The rain had just subsided when we crawled out of our tents this morning at 0900. The deep damp forest was filled with critters and seemingly 1,000 of insects. Couple dozen snails had taken up residency on the tent screen leaving trail of slime. But this is not a complaint, for I was able to lay my dry comfort.
No rain today. Different story though with what has turned out to be my worst enemy on this trip. Wind howled all day and as normal blew up stream in our faces. Seams the wind follows the river basin as it makes it's twist and turns.
Grand Tower Rock, famous in Mississippi River travels, stood high and Mighty near the right bank as I paddled up to the parking lot and was able to enjoy the moment. As I read the signs about most early boaters capsizing her realized just how special it would be if I could paddle around her without swamping.
My new best friend, an app called "My Radar". again alerted me of the impending rain. Yes, it came again, in buckets and wind riddled the tent on into the night. Just another routine way of life this last few weeks. Would love to see some sunshine and dry out. But thank God we are safe once again in our tents.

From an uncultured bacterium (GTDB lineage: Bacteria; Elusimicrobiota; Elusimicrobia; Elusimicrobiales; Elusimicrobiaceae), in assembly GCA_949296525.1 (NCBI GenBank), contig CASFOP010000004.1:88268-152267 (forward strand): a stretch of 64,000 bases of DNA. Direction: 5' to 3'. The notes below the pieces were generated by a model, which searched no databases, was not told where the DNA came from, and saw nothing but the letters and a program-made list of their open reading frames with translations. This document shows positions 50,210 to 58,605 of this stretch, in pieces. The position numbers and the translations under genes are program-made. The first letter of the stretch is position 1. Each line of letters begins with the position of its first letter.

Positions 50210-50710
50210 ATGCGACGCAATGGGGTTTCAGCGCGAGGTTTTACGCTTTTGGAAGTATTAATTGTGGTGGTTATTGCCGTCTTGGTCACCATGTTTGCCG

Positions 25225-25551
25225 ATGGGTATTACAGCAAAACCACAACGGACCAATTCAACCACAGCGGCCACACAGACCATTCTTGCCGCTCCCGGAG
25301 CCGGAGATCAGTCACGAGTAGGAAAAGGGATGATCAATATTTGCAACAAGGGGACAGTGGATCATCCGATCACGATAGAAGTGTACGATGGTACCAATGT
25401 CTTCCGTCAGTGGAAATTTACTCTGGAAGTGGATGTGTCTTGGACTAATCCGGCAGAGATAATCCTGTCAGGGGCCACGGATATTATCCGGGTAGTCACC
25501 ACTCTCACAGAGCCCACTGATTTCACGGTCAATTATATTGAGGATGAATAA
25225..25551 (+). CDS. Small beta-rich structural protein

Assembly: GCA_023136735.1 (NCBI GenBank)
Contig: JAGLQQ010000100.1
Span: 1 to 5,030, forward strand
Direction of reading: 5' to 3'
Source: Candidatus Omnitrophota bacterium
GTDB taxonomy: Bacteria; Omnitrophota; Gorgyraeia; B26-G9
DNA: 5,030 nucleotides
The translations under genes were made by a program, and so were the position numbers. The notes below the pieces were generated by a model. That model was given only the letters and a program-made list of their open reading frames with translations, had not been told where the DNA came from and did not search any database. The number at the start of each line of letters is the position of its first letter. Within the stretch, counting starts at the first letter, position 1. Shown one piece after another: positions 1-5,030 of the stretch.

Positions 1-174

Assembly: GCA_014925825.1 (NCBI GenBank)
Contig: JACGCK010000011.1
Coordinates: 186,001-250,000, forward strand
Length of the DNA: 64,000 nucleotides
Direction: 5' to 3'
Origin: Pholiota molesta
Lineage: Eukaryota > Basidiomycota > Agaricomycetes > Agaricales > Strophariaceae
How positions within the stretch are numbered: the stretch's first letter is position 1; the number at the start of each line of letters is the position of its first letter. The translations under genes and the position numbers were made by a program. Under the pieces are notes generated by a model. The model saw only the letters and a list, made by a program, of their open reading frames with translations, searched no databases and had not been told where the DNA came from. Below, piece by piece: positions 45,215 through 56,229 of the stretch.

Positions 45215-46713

I was awakened by the sound of what I thought were little feet, some kind of critters, running around on top of my tent at crack of dawn. Still confused with having been awakened so abruptly, it took me few moments to realize it was raining. Big Muddy Mike and Janet Sullens Moreland cooked a great breakfast. Walked over the levee, where we said our goodbyes to Janet and Mike.
You may have noticed a shell hanging around my neck recently. When our group was at River Angel John McCoy’s house in Hannibal, MO, I presented the shell to the team. In representation of a “complaint stone”. I apologized for all of my own complaining since the journey began, and I agreed to wear the complaint stone until such time as there was someone else who complained. Since we had to pack our tents in the rain this morning, I found the opportunity to pass on the complaint stone to Richard Sojourner. We've had fun all week saying things like, "That sounded like a complaint to me!". Poor Richard now bears the weight of the stone until he catches me, or someone else on the team, complaining.